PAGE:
This is a symptom of what happens when information becomes the property of the highest bidder instead of those who look for sources and dig for information. Gizmodo bought a massive scoop without thinking of the ramifications and threw it up as quickly as they could behind a wall of exclusivity. They didn’t stop to check the facts. They didn’t stop to check the laws. They rushed the story to get the most bang for their buck. And yes, they succeeded in the short term. But in the long run, things may not be so rosy.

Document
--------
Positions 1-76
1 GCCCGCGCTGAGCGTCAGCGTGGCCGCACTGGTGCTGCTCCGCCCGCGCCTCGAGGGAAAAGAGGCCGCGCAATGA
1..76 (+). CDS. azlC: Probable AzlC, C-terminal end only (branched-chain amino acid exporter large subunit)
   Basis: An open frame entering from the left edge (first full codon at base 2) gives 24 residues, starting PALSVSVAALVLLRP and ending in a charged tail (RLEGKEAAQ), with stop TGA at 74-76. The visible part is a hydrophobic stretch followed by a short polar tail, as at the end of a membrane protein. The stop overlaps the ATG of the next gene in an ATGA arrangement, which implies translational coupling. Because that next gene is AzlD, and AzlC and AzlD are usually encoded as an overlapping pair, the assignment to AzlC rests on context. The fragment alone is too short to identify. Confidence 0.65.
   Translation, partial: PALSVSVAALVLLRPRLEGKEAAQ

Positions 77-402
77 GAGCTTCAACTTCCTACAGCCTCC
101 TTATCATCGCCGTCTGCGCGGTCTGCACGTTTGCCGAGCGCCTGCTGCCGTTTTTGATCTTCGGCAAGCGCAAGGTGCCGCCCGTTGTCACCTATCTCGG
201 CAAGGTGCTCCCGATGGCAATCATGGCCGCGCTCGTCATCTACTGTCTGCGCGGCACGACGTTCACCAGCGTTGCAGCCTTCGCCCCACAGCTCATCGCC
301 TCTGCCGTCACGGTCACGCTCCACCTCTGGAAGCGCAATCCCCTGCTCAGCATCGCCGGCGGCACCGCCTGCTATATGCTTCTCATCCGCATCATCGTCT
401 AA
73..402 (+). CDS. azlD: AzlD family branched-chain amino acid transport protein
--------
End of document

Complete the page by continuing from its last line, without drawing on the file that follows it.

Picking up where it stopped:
Of course Gizmodo is now the victim in this case of a big mean justice system coming down hard on them by raiding one of its employees apartments. I just hope people don’t excuse the mountain of wrongs that Gizmodo has committed just because an overzealous district attorney wanted to grab headlines.

GAO: The RIAA and MPAA are full of crap

The non-partisan Government Accountability Office took a look at the RIAA’s and MPAA’s claims about the toll piracy is taking on the business and said the numbers often used by the groups is crap: